Odebrecht, Brookfield near Brazil sewage unit deal: Reuters

Canada’s Brookfield Asset Management is close to finalizing the purchase of Brazilian engineering conglomerate Odebrecht SA‘s stake in a water and sewage business after due diligence procedures slowed the transaction for months, two people with direct knowledge of the matter said.

Brookfield (BAMa.TO) has agreed to buy the 70 percent that Odebrecht SA has in the unit, known as Odebrecht Ambiental SA, according to the sources. The deal will value Odebrecht Ambiental at 5 billion reais (US$1.5 billion), depending on final details and adjustments, the people added.

An announcement is due within weeks, the people said.

Brookfield had been in exclusive talks to buy Odebrecht Ambiental since May. The transaction was subject to stringent due diligence procedures over several contracts, according to a third person with knowledge of the situation.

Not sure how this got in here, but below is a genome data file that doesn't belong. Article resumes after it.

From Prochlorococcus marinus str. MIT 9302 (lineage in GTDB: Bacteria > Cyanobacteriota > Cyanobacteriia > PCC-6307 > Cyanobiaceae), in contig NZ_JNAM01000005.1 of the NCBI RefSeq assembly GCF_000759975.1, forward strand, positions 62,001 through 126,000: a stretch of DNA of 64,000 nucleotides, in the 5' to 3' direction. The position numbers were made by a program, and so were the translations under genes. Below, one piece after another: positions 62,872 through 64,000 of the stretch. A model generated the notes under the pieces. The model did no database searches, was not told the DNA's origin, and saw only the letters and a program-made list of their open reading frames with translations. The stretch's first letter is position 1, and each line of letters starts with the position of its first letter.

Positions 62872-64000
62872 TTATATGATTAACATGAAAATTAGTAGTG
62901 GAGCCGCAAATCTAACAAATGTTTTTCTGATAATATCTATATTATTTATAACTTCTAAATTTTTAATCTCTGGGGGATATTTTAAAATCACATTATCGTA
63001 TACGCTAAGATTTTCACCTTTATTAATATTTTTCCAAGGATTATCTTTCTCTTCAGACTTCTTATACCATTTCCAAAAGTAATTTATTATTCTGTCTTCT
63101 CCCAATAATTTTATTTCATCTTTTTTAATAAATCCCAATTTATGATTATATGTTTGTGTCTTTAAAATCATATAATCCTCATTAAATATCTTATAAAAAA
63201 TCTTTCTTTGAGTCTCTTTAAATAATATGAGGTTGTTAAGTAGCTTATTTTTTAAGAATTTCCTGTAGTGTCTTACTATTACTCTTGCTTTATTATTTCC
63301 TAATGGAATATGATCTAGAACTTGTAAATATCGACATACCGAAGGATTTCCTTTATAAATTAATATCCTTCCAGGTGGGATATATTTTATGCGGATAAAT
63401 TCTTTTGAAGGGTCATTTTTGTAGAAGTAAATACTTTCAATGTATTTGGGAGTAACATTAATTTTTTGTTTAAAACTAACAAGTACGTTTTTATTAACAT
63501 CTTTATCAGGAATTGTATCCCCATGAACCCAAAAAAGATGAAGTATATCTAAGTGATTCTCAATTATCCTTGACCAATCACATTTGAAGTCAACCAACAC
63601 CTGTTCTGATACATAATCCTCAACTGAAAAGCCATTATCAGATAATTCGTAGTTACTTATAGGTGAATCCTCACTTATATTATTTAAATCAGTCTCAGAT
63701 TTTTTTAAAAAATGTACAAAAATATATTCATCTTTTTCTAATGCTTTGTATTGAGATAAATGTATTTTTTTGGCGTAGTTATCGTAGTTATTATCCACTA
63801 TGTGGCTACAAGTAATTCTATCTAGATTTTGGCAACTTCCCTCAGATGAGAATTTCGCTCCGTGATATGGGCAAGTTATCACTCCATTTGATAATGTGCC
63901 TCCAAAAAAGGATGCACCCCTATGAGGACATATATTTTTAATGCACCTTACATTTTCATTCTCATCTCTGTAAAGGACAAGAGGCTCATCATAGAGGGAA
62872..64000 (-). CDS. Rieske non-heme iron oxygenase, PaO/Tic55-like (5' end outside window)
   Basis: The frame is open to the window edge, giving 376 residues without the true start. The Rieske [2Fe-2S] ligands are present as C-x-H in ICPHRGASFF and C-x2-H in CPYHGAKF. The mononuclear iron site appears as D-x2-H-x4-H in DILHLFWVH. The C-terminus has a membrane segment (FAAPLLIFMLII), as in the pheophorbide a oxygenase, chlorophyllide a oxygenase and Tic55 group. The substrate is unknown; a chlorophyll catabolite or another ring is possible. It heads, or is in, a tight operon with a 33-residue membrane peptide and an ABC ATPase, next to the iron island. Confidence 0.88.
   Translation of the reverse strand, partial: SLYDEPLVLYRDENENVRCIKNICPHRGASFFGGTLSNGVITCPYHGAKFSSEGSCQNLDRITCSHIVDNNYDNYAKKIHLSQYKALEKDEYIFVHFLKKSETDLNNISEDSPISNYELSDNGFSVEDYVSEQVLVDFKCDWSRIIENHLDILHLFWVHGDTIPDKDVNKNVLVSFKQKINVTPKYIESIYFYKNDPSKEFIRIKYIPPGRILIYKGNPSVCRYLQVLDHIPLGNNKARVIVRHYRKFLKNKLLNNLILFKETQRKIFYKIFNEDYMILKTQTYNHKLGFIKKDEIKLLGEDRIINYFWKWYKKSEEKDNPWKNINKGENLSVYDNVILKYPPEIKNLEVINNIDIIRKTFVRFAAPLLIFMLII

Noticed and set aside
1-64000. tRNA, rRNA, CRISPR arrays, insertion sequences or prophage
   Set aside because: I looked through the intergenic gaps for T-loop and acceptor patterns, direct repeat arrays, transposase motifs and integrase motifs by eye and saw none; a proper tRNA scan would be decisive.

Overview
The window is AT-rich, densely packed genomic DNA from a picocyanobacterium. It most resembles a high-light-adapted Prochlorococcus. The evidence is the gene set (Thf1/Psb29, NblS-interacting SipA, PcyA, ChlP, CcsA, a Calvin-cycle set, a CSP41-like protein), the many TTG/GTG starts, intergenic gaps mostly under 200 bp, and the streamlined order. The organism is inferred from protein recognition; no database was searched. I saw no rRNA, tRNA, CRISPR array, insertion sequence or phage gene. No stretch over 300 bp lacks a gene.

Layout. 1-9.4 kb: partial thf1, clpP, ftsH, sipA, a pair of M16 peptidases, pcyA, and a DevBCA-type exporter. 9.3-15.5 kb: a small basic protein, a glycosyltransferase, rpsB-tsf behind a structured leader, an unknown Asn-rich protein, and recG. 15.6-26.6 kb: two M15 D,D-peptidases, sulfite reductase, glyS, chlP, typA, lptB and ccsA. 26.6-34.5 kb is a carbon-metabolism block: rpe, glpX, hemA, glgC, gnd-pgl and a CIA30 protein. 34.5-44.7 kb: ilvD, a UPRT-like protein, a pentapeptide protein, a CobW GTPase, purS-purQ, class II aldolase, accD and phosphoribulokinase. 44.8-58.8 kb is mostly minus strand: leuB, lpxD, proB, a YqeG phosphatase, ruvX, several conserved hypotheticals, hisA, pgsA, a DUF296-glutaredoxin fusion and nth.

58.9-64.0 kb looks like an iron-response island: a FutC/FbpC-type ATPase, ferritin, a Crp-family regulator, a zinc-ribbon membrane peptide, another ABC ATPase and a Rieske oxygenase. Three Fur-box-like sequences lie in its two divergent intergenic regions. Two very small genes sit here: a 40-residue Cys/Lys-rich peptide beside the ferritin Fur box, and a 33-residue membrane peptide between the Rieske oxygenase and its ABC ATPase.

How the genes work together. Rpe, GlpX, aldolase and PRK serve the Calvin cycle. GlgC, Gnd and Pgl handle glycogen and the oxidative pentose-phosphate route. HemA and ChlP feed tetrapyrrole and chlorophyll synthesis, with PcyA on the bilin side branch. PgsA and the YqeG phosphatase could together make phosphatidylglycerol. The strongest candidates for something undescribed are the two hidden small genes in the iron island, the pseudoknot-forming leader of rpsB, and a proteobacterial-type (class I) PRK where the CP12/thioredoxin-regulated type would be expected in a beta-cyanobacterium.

Reuters reported on August 17 that Brookfield had signed a preliminary accord to buy Odebrecht Ambiental. It was not immediately clear whether Brazilian worker compensation and retirement fund FI-FGTS would also sell the remaining 30 percent it has in Odebrecht Ambiental to Brookfield.

Odebrecht (ODBES.UL), Latin America’s largest engineering company, declined to comment, as did Brookfield. All the people requested anonymity due to the sensitivity of the matter.

For Salvador, Brazil-based Odebrecht, the unit’s sale is key to raise cash after lenders cut access to credit following the group’s involvement in Brazil’s worst corruption probe ever. Many of Odebrecht SA’s 15 subsidiaries are refinancing up to 35 billion reais in loans and selling assets..

Fallout from the so-called “Operation Car Wash” probe has led potential buyers to step up legal scrutiny of some assets being sold by companies ensnared in the probe. The usual time for due diligence has doubled over the past year or so, especially for those assets, lawyers and bankers told Reuters in July.

By Tatiana Bautzer and Guillermo Parra-Bernal

(Editing by Christian Plumb)

Photo courtesy of Odebrecht Ambiental